Groin Pain

The groin is defined as the area where your torso and legs meet. Injuries to this area are not as common as foot and knee injuries in runners, but they do occur frequently. Your ability to properly recognize what specific groin injury is causing you pain will mean less time spent recovering.

One of the most common groin injuries runners must endure is from a strain. A groin strain occurs when a tendon or muscle is stretched too far or torn. Strains are designated as either acute or chronic. Acute strains happen suddenly as a result of a pulled or torn muscle. Chronic strains develop over time from continued exercise. You will be more susceptible to this injury if you don’t warm-up properly, are running while tired or your fitness is lacking—leaving your muscles weaker than they might be. Symptoms include muscle spasms, swelling, limited range of motion and pain.

A similarly common groin injury is a groin sprain. A groin sprain differs from a strain in that ligaments are affected. Groin sprains, as other types of sprains, result when the hip joint is severely taxed during exercise, causing a ligament to overextend or partially tear. Groin sprains may occur as a result of running while you are tired or due to questionable fitness or not warming-up. Symptoms may include hearing or feeling a pop, swelling, limited mobility and discomfort.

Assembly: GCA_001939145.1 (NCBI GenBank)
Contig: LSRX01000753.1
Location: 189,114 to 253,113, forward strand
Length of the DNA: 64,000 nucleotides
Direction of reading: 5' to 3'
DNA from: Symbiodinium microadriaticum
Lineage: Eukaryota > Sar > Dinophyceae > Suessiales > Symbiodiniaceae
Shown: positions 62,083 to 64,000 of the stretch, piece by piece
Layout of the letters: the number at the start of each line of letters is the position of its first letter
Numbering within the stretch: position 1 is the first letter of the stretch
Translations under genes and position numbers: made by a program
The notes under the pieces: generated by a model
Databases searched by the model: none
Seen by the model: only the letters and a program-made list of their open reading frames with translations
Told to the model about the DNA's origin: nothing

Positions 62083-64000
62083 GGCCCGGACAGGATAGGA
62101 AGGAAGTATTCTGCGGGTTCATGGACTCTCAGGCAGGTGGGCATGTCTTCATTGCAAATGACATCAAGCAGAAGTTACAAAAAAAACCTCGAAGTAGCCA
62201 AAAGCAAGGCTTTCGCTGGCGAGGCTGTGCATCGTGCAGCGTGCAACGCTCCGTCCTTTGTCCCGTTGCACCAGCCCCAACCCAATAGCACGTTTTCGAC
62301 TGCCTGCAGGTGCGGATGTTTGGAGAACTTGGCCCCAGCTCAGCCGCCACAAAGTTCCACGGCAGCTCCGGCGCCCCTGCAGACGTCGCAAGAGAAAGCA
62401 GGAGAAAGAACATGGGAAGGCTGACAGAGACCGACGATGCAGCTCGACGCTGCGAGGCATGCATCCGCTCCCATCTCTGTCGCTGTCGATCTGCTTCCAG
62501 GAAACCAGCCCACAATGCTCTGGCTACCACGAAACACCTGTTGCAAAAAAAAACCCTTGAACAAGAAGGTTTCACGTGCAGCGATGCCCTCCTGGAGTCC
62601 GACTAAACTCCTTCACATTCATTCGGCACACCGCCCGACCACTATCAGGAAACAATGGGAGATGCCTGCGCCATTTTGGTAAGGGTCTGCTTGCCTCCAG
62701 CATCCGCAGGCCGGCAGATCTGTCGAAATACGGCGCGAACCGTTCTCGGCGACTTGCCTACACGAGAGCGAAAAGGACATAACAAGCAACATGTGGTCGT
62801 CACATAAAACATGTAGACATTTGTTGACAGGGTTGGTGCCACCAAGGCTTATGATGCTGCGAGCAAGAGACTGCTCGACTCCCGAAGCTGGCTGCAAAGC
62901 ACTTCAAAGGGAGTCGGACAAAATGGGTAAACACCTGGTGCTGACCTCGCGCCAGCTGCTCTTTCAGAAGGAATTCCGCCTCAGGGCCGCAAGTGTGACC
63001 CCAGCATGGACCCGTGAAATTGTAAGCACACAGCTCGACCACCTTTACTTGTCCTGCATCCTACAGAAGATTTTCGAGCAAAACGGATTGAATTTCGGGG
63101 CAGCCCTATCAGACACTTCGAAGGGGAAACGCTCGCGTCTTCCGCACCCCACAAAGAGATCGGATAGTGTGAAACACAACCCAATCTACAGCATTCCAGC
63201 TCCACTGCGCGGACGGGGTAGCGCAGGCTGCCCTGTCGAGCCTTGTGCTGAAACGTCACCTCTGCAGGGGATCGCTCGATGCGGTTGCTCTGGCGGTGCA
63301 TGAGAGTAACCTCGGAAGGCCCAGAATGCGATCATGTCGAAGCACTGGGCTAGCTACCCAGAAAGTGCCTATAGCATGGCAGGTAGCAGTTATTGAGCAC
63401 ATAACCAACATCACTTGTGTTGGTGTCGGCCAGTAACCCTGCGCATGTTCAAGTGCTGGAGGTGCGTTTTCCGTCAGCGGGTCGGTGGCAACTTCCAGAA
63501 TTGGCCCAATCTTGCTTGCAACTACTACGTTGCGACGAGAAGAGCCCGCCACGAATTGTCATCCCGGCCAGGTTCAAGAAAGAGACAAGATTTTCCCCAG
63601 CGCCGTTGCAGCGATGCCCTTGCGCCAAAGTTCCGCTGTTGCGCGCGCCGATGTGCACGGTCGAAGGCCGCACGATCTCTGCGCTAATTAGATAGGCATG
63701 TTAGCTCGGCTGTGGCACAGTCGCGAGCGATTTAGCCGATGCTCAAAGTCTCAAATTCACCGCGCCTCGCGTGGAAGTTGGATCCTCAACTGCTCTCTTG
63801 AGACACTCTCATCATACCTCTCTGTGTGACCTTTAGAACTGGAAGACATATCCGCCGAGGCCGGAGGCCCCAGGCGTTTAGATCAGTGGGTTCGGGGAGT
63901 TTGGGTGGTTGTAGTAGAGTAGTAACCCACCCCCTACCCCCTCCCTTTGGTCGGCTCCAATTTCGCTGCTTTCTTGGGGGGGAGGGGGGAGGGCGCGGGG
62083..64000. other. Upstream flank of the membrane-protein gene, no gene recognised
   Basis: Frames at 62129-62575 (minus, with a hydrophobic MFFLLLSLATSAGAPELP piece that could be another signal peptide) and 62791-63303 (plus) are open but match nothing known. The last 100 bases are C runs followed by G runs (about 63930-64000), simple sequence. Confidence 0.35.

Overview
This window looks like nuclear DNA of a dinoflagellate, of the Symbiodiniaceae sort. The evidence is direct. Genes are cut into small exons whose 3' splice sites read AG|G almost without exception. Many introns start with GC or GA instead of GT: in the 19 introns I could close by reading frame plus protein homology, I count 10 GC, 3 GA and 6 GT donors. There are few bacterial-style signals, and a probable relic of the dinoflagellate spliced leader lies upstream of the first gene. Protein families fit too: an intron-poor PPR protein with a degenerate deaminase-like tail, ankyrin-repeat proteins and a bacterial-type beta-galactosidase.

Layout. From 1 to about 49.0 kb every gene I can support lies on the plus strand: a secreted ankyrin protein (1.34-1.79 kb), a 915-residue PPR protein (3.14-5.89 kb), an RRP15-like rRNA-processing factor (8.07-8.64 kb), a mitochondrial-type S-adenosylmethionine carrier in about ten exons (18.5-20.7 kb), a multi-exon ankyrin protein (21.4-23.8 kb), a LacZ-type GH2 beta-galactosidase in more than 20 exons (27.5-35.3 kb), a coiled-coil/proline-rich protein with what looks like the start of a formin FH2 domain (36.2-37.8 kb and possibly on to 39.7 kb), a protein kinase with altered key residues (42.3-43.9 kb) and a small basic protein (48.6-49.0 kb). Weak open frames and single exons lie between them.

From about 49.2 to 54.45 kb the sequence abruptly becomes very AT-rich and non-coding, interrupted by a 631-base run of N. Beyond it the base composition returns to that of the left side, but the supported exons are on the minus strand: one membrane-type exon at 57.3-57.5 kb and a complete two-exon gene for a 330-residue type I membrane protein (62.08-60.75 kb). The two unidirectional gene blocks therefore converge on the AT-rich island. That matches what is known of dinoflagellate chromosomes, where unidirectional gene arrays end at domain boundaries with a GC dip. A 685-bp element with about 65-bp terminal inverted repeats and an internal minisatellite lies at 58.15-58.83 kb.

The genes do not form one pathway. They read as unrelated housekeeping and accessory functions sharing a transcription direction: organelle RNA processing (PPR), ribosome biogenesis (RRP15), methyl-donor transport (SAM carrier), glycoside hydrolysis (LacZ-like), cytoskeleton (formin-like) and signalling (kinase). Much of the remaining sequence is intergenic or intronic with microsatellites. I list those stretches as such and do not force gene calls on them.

An inguinal hernia results when a small portion of body tissue, generally intestinal, protrudes through weaker areas of tendons or muscles along the bottom of the abdominal wall. Symptoms usually include a steady, growing pain in the lower abdomen or groin. Men will sometimes experience pain in their testicles. Overweight runners are most susceptible to this injury. Other causes include lifting heavy objects, straining during bowel movements and pregnancy.

Where do you hurt?
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Where do you hurt? Foot Pain Shin Split and Calf Injuries Knee Injuries Head Neck Groin Hand Hand Hand Abdominal Shoulder Shoulder Shoulder Back Tricep Tricep Bicep Bicep Chest Quads Hamstring Glutes